The survey also addressed biases, including assumptions that people of certain backgrounds are at higher risk of committing crimes. He spoke of shocking cases in which probation officers took advantage of their power and abused clients. Additionally, the survey asked officers to rate how much responsibility they feel for the transgressions of their colleagues. Most of them said that they had no responsibility for the misconduct of their peers.

Ten months after administering the survey, the researchers found that empathy training caused recidivism to drop by 13%. Of course, this only included offenders whose parole and parole officers participated in the study. Investigation protocols do not allow for the release of the agency or its location.

The study did not include details about what prevented clients from committing more crimes after officers empathy training. However, the results of the study suggest that probation officers may have acted with more empathy toward their clients. The new relationship dynamics could have caused a reduction in recidivism, as clients felt they had more support and understanding.

“The officer is in a position of power to influence whether it’s going to be an empathic or punitive relationship in ways that the person on probation or parole is not,” Okonofua said. “As our study shows, the relationship between parole and probation officers and the people they supervise plays a critical role and can lead to positive outcomes, if efforts to be more understanding are considered.”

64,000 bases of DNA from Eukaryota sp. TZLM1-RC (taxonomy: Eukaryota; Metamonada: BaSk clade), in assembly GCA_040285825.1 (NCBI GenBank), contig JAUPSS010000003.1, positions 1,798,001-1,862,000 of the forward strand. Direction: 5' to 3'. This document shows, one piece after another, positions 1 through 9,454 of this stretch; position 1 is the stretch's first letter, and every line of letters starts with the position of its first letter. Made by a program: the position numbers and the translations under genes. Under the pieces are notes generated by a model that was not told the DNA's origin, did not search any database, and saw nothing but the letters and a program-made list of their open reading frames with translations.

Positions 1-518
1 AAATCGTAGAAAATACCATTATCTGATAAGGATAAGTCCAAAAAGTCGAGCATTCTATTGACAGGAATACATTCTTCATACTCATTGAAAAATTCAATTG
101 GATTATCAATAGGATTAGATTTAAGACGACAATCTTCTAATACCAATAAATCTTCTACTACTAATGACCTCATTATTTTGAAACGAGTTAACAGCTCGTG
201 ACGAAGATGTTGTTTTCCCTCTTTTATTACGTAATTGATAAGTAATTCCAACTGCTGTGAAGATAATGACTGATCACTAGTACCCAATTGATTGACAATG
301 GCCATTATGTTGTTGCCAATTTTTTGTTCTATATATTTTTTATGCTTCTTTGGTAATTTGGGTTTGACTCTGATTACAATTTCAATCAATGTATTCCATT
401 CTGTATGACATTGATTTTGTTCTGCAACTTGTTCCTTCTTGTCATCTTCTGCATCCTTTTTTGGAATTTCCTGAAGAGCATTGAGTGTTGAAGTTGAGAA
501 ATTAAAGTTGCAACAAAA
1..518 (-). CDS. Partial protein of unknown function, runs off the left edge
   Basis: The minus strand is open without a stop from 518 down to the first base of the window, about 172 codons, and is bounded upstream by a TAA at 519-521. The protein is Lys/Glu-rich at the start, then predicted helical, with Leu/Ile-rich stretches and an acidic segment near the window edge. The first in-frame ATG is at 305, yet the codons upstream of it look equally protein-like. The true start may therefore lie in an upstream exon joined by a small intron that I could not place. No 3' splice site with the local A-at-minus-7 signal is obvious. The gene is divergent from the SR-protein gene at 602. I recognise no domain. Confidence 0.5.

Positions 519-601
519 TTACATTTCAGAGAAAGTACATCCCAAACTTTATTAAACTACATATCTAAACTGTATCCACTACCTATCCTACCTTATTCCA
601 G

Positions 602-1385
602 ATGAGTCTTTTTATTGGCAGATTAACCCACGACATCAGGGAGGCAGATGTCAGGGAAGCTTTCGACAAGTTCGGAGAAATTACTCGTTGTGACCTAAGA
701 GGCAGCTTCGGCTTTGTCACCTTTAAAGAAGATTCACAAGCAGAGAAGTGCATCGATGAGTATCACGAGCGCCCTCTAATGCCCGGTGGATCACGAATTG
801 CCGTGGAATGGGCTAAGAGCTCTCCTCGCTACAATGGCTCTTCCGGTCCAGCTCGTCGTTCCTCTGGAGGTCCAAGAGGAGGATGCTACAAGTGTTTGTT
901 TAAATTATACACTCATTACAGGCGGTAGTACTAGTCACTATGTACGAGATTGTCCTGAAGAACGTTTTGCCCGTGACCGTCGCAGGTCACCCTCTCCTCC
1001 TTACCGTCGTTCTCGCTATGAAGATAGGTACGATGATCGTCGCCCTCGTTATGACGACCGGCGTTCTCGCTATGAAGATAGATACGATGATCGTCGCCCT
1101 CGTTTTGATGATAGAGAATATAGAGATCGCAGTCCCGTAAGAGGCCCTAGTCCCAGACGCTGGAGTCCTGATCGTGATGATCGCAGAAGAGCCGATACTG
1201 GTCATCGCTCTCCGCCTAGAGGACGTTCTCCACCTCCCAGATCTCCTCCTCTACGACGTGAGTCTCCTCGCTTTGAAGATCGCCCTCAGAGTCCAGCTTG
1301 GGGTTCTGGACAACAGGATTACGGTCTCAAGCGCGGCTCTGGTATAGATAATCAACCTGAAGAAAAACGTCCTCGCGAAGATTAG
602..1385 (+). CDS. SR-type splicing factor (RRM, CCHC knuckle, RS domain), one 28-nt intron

How Empathy and Better Treatment Programs Can Prevent People From Reoffending

Empathy can help mitigate life’s challenges and create stronger bonds between people. Everyone deserves empathy, but previously incarcerated people are particularly vulnerable, especially as they readjust to society. Many of them have trouble getting a job or reconnecting with loved ones after their release, which can trigger recidivism.

The United States has the the highest prison population of any country, with 655 prisoners for every 100,000 inhabitants of the country. The United States incarcerated about 2.12 million people in 2020. Prisons in the United States are overcrowded and often cannot accommodate people with special medical needs. While the country places great emphasis on getting criminals off the streets, it falls short in preventing people from repeating offenses.

The US Department of Justice lists several evidence-based rehabilitation strategies to reduce recidivism and help people get their lives back.

  • Assess the needs and background of each offender to ensure effective programs and treatments on an individual basis.
  • Have “school districts” within the federal prison system.
  • Encourage inmates to develop business job skills.
  • Prioritize mental health treatment for inmates.
  • Ensure inmates receive substance abuse treatment if necessary.

Final Thoughts: Study Shows Empathy Training May Reduce Inmate Chances Of Reoffending

A pioneering study from UC Berkeley reveals that empathy training for probation officers can reduce recidivism. They believe that officers’ increased empathy for clients led to a 13% decrease in recidivism. Hopefully, this study will encourage more interventions to strengthen relationships between probation officers and their clients.

In fact, those who served time for past mistakes deserve understanding and support. If probation officers can see their clients as people rather than just cases, it can make a huge difference.